BEFORE THE ARBITRATOR
In the Matter of the Arbitration of a Dispute Between
MANITOWOC COUNTY HEALTH CARE CENTER
LOCAL 1288, AFSCME, AFL-CIO
Mr. Gerald D. Ugland, Staff Representative, Wisconsin
Council 40, AFSCME, AFL-CIO, P.O. Box 370, Manitowoc, Wisconsin 54221-0370,
appearing on behalf of the Union.
Mr. Steven J. Rollins, Corporation Counsel, Manitowoc
County, 1010 South Eighth Street, Manitowoc, Wisconsin 54220, appearing on behalf of the
Manitowoc County Health Care Center Employees Local 1288, AFSCME, AFL-CIO,
hereinafter referred to as the Union, and Manitowoc County, hereinafter referred to as the
are parties to a collective bargaining agreement which provides for the final and binding
of disputes arising thereunder. The Union made a request, with the concurrence of the
the Wisconsin Employment Relations Commission designate a member of its staff to act as
arbitrator to hear and decide a grievance over the meaning and application of the terms of the
agreement. The undersigned was so designated. Hearing was held in Manitowoc,
December 2, 1998. The hearing was transcribed and the parties filed post-hearing briefs and
briefs, the last of which was received on March 2, 1999.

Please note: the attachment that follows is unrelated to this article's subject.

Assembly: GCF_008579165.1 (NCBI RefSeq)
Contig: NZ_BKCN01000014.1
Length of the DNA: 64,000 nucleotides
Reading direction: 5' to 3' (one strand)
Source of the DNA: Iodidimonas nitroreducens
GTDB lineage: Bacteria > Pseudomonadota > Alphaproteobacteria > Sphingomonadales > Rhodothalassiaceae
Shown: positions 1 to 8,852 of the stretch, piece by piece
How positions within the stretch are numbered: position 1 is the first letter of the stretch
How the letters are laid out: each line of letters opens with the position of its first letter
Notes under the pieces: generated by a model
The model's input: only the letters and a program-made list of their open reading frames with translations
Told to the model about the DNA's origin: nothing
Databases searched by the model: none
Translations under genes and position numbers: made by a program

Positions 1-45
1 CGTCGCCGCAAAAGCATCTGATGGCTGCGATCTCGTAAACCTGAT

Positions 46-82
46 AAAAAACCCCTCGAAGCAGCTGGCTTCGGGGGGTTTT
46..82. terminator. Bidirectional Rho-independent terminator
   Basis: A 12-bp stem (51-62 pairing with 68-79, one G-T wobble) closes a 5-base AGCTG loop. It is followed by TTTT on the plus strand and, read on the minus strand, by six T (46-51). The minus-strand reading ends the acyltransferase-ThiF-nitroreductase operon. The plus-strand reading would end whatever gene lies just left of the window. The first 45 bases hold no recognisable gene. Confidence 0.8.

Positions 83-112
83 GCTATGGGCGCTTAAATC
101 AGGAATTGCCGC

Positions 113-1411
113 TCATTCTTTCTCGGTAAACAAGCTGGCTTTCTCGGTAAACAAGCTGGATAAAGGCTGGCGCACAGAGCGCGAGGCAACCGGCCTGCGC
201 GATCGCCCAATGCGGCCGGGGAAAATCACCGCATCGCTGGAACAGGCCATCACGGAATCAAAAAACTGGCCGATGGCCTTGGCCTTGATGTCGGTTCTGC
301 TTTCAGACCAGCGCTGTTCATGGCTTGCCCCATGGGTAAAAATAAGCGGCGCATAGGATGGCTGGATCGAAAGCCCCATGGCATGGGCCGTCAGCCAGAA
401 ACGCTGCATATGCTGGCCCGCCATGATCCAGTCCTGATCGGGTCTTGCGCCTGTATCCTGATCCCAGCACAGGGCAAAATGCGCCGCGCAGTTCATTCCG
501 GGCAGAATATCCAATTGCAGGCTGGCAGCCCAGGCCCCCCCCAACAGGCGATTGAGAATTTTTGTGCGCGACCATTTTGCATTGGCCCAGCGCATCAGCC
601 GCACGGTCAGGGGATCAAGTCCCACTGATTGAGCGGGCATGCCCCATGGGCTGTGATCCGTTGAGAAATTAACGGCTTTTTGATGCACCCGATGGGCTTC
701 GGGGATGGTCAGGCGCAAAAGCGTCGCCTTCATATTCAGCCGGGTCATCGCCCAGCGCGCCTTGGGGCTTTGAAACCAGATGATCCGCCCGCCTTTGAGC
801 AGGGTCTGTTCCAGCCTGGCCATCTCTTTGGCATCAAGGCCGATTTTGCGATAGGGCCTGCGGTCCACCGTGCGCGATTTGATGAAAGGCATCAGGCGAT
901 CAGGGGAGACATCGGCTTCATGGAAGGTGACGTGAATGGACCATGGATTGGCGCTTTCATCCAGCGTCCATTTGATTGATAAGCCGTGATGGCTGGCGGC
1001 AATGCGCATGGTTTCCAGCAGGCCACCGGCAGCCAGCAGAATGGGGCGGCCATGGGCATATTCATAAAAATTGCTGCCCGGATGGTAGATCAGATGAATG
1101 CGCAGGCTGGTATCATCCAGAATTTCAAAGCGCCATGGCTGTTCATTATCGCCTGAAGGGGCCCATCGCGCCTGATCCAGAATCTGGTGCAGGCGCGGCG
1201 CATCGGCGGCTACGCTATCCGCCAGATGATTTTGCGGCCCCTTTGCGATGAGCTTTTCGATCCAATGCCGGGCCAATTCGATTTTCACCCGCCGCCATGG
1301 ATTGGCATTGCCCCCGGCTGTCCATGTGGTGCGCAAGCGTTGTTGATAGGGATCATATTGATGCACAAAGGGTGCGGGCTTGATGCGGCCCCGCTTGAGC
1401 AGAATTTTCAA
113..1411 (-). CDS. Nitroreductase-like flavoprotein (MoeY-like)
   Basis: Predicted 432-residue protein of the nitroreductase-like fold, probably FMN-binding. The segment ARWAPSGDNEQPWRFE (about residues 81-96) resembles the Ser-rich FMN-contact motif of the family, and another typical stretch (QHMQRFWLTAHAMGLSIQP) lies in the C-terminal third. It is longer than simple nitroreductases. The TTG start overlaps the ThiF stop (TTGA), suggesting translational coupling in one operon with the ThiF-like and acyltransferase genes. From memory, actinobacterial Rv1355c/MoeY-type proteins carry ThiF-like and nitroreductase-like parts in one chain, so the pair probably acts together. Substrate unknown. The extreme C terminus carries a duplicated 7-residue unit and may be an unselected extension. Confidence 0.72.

The grievant is a Certified Nursing Assistant employed at the Health Care Center and
guaranteed 80 hours of work each two weeks. On March 19, 1998, the grievant worked
hours and then went home sick. The Grievant called in sick on March 20 and 21,
1998. The grievant
was out on sick leave for 19.25 hours. The grievant had only 10 hours of sick leave
was applied toward the 19.25 hours, leaving 9.25 hours which the County deducted from the
grievant's vacation bank. The grievant never requested vacation for the 9.25 hours or any
or unpaid leave. The grievant discovered that 9.25 hours of vacation had been deducted
received her pay check on March 27, 1998, and the grievant then filed the instant grievance
forced deduction of vacation time to cover her absence due to illness. The grievance was